Can we identify who will adhere to long-term physical activity? Signal detection methodology as a potential aid to clinical decision making.
ABSTRACT Signal detection methodology was used to identify the best combination of predictors of long-term exercise adherence in 269 healthy, initially sedentary adults ages 50-65 years. Less educated individuals who were assigned to supervised home-based exercise of either higher or lower intensity and who were less stressed and less fit at baseline than other individuals had the greatest probability of successful adherence by the 2nd year. Overweight individuals assigned to a group-based exercise program were the least likely to be successful 2 years later. Predictors of short-term (1-year) adherence were generally similar to predictors of 2-year adherence. Signal detection analysis may be useful for identifying subgroups of people at risk for underadherence who subsequently might be targeted for intervention.
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ABSTRACT: Many older adults are physically inactive and inactivity increases with age. This knowledge comes from cross-sectional studies. Cross-sectional studies may miss important trajectories within the older adults as a result of retirements, and poor health impact of promotional efforts. The aim of this study was to analyse, longitudinally, the annual effects of age group and birth cohort on self-reported regular exercise in the Swedish population aged 53-84 years during a 16-year period, for each sex separately. A random sample of non-institutionalized persons was interviewed three times from 1988 to 2004 by professional interviewers. In addition to three time-related variables - year of interview, age at the time of the interview, and year of birth - we included the following explanatory variables in the analyses: educational level, body mass index, smoking, and self-reported health status. The data were analysed by a mixed model with a random intercept. The total prevalence of self-reported regular exercise increased between 1988/89 and 2004/05 among both men and women, from 27.1 to 43.1% and from 21.1 to 41.1%, respectively. There was a mean annual change in all age-groups in exercise of between 0.76 and 1.24% among men and between 0.86 and 1.38% among women. Low prevalence of self-reported regular exercise was associated with low educational level, obesity, smoking, and poor self-reported health, although those with poor self-reported health the greatest increase of physical activity. There was a steady, albeit inadequate, increase in self-reported regular exercise in older adults between 1988 and 2004. Physical activity promotion in older adults should be of high priority for both primary and secondary prevention of diseases, especially among groups with known risk factors for low levels of exercise.BMC Public Health 12/2014; 14(1):1327. DOI:10.1186/1471-2458-14-1327 · 2.32 Impact Factor
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ABSTRACT: Individuals with posttraumatic stress disorder (PTSD) are at an elevated risk for experiencing suicidal thoughts and actions. However, a relative dearth of research has examined factors that may impact this relation, such as common co-occurring disorders. Utilizing the National Comorbidity Survey-Replication data, the current study examined comparisons between comorbid PTSD and major depressive disorder (MDD) and comorbid PTSD and alcohol dependence (AD) in relation to suicidal ideation and suicide attempts. It was hypothesized that comorbid MDD would be associated with an elevated likelihood of suicidal ideation, while comorbid AD would be associated with an elevated likelihood of suicide attempt history. Results indicated that only PTSD-AD was significantly associated with an elevated likelihood of endorsing histories of both suicidal ideation and suicide attempts. These findings suggest that AD may be a critical risk factor for acquiring the capability for suicide attempts.Journal of anxiety disorders 03/2014; 28(3):318-325. DOI:10.1016/j.janxdis.2014.02.004 · 2.68 Impact Factor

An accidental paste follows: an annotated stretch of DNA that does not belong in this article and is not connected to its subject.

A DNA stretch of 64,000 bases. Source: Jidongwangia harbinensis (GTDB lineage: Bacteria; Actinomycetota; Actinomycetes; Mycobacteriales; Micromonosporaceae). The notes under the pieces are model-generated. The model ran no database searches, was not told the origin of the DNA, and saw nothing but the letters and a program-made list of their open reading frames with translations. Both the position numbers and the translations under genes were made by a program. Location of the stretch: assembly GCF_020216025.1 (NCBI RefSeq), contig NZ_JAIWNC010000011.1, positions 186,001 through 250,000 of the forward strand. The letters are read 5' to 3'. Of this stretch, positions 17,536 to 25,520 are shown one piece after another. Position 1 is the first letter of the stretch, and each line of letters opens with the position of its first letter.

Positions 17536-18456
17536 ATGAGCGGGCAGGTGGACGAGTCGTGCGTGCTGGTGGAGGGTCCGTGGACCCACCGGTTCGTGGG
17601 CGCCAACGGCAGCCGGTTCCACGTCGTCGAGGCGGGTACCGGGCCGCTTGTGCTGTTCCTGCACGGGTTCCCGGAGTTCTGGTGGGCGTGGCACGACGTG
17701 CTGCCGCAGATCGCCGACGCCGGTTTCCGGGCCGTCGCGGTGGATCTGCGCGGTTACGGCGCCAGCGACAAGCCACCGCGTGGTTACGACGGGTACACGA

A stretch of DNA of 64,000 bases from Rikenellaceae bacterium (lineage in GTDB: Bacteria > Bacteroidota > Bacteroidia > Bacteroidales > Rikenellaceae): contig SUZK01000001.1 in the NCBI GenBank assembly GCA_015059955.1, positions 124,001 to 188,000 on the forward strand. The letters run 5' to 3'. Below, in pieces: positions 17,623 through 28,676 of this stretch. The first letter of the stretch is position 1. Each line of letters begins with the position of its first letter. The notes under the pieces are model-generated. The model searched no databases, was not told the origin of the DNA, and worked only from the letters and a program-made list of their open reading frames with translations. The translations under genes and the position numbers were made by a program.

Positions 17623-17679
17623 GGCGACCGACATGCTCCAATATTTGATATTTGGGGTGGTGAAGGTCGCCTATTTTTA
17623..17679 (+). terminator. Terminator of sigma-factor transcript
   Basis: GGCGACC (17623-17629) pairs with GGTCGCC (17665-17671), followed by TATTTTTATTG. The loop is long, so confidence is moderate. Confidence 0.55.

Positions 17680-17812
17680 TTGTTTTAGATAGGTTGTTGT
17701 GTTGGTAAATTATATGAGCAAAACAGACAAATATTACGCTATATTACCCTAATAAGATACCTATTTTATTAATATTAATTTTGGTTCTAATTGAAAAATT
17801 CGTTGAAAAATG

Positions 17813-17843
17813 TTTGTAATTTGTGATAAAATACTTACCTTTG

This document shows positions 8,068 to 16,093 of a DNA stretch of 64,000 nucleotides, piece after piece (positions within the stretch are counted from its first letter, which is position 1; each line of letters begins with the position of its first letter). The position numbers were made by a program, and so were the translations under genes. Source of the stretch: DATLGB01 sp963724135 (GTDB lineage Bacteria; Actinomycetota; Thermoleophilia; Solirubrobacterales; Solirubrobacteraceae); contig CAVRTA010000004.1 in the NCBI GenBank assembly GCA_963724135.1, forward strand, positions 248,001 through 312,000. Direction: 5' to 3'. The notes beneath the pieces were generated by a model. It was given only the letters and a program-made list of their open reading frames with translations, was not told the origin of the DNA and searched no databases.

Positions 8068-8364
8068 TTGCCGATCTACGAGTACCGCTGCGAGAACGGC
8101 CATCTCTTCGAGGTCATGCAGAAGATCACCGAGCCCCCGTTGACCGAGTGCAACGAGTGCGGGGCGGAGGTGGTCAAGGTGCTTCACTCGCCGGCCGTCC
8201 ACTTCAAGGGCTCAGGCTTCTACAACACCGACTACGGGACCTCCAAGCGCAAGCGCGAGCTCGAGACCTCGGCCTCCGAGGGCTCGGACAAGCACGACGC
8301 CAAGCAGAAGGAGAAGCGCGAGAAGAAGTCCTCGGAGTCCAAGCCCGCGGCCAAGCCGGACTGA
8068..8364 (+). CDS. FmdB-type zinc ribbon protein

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ABSTRACT: Psychological stress and physical activity (PA) are believed to be reciprocally related; however, most research examining the relationship between these constructs is devoted to the study of exercise and/or PA as an instrument to mitigate distress. The aim of this paper was to review the literature investigating the influence of stress on indicators of PA and exercise. A systematic search of Web of Science, PubMed, and SPORTDiscus was employed to find all relevant studies focusing on human participants. Search terms included "stress", "exercise", and "physical activity". A rating scale (0-9) modified for this study was utilized to assess the quality of all studies with multiple time points. The literature search found 168 studies that examined the influence of stress on PA. Studies varied widely in their theoretical orientation and included perceived stress, distress, life events, job strain, role strain, and work-family conflict but not lifetime cumulative adversity. To more clearly address the question, prospective studies (n = 55) were considered for further review, the majority of which indicated that psychological stress predicts less PA (behavioral inhibition) and/or exercise or more sedentary behavior (76.4 %). Both objective (i.e., life events) and subjective (i.e., distress) measures of stress related to reduced PA. Prospective studies investigating the effects of objective markers of stress nearly all agreed (six of seven studies) that stress has a negative effect on PA. This was true for research examining (a) PA at periods of objectively varying levels of stress (i.e., final examinations vs. a control time point) and (b) chronically stressed populations (e.g., caregivers, parents of children with a cancer diagnosis) that were less likely to be active than controls over time. Studies examining older adults (>50 years), cohorts with both men and women, and larger sample sizes (n > 100) were more likely to show an inverse association. 85.7 % of higher-quality prospective research (≥7 on a 9-point scale) showed the same trend. Interestingly, some prospective studies (18.2 %) report evidence that PA was positively impacted by stress (behavioral activation). This should not be surprising as some individuals utilize exercise to cope with stress. Several other factors may moderate stress and PA relationships, such as stages of change for exercise. Habitually active individuals exercise more in the face of stress, and those in beginning stages exercise less. Consequently, stress may have a differential impact on exercise adoption, maintenance, and relapse. Preliminary evidence suggests that combining stress management programming with exercise interventions may allay stress-related reductions in PA, though rigorous testing of these techniques has yet to be produced. Overall, the majority of the literature finds that the experience of stress impairs efforts to be physically active. Future work should center on the development of a theory explaining the mechanisms underlying the multifarious influences of stress on PA behaviors.09/2013; DOI:10.1007/s40279-013-0090-5